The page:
Q: We use a long, slender piece of wood (pool cue) that must be perfectly straight and stay straight. How can we do this?

A:  Wood has three basic directions, with properties that vary in each of these directions. The directions are tangential (parallel to the rings when looking at the end grain), radial (across the rings), and longitudinal (along the length of the lumber or vertical in the tree). To minimize warp in a very critical product, the first step is to make sure that the piece you have is perfectly aligned with the three directions. In other words, if you split the piece lengthwise with a wedge starting at one end, the split would go down the entire piece and not deviate to the side. We would say then that this piece of wood has zero slope of grain (SOG=0). Because of this grain alignment, it will not warp when the moisture content changes, except in very rare cases.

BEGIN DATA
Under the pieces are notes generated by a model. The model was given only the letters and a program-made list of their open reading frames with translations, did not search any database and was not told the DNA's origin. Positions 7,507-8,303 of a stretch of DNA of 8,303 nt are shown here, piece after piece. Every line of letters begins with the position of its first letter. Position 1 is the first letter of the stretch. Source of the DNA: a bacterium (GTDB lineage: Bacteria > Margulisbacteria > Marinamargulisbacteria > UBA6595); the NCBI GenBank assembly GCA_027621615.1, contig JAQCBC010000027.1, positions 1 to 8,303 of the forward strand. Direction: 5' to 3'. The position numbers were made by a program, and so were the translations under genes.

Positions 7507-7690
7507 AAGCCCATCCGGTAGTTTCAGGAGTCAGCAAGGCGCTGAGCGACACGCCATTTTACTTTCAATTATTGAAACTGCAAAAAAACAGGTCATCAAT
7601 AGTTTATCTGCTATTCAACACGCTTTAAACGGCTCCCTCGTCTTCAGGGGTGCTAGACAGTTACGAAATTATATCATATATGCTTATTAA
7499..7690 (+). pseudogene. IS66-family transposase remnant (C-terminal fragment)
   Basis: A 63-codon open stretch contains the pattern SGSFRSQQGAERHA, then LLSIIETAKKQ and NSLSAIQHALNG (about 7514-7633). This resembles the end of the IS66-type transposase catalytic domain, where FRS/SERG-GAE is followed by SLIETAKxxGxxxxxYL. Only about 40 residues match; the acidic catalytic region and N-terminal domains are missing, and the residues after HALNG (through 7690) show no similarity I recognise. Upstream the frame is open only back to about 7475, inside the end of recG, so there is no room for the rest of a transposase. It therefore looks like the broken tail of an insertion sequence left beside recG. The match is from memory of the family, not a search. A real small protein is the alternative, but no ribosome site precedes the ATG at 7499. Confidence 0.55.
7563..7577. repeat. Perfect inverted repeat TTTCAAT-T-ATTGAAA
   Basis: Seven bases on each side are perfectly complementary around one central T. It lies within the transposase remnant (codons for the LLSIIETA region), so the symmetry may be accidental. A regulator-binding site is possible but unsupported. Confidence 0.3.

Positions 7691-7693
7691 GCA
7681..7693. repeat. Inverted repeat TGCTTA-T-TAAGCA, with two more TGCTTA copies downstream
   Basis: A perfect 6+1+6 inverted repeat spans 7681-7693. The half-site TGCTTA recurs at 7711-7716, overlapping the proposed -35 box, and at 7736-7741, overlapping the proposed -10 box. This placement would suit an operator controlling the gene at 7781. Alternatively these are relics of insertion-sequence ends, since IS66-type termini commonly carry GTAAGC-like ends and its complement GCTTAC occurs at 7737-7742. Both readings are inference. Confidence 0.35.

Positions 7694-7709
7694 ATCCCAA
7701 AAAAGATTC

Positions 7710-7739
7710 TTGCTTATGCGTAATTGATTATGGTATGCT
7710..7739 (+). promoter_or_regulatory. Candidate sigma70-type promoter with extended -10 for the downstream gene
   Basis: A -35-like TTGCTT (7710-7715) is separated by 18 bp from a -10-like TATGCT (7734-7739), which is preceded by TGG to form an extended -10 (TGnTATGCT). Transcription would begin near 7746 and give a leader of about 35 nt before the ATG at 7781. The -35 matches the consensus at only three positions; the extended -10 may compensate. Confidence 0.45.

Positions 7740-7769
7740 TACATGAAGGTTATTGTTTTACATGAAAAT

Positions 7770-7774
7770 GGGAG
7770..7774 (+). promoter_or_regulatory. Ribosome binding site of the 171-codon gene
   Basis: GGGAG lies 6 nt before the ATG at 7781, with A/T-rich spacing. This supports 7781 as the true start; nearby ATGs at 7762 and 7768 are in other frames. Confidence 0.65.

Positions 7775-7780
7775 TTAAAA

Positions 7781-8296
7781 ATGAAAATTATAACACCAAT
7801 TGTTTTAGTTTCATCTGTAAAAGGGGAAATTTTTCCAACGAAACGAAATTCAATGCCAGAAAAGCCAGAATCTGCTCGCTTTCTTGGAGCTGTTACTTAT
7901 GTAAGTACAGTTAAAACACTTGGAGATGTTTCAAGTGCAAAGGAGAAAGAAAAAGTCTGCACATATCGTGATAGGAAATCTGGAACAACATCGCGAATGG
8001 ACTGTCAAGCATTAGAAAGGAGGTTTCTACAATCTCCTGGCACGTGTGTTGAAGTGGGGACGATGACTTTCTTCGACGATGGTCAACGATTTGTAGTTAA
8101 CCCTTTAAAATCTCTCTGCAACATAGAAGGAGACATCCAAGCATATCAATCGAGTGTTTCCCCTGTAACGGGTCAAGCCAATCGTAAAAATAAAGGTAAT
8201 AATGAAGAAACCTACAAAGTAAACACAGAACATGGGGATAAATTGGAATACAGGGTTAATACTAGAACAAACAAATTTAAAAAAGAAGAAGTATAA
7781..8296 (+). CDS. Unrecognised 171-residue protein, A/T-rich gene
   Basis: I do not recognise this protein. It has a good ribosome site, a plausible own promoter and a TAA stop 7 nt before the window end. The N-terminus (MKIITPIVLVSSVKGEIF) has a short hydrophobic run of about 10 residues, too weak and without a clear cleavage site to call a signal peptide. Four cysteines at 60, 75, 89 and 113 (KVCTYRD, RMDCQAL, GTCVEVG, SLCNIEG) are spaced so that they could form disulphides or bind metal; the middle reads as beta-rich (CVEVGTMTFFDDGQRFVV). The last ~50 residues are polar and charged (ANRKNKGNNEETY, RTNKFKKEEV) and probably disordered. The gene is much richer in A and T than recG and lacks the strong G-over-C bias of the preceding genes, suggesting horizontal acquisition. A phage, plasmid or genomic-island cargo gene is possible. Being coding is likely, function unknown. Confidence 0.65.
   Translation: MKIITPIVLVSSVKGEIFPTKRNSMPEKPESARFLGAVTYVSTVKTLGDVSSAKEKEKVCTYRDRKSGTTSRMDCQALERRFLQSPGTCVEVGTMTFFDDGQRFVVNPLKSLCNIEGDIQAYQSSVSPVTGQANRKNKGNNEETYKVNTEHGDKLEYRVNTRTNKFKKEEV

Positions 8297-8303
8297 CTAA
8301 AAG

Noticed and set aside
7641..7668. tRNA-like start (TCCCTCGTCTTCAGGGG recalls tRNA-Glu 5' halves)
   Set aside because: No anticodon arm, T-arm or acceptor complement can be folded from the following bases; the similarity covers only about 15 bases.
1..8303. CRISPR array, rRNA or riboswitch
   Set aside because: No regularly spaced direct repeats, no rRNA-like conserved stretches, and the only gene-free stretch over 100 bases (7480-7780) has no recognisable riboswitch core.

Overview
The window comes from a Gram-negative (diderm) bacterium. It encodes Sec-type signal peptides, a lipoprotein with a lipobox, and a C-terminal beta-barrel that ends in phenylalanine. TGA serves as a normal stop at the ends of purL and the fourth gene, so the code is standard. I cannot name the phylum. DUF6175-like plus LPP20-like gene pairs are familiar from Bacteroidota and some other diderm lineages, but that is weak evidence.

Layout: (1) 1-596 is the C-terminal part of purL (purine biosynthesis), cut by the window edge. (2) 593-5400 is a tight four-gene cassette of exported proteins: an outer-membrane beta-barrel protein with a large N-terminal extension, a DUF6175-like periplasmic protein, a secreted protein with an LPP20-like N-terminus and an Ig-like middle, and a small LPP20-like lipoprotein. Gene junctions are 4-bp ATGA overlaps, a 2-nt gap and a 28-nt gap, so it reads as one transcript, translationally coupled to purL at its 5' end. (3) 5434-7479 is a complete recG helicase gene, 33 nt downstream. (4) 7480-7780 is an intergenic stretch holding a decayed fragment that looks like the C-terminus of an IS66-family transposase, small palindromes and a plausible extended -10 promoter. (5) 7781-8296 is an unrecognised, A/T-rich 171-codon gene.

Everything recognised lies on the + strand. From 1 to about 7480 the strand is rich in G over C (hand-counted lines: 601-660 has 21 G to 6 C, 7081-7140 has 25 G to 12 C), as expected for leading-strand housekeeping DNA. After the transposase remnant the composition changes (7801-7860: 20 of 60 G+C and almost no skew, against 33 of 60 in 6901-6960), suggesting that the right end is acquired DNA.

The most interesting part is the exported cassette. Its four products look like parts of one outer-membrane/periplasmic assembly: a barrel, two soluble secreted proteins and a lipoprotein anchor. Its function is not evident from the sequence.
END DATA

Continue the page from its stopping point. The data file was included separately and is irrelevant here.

How do we get the grain aligned so perfectly? When sawing the piece, we first split the log into smaller segments. The split faces will be parallel to the grain, and so we saw the small pieces parallel to these split faces. Having said this, if you are really alert you will recognize that when you split the wood, there are actually two directions that you need to split - tangential and radial alignment - to make sure that the piece is right at zero SOG in both directions. This is why you cannot just use a quartersawn board for zero SOG because quartersawing only aligns the radial direction. Does zero SOG sound expensive? You bet! But for an expensive product that must stay straight, it is worth the effort.

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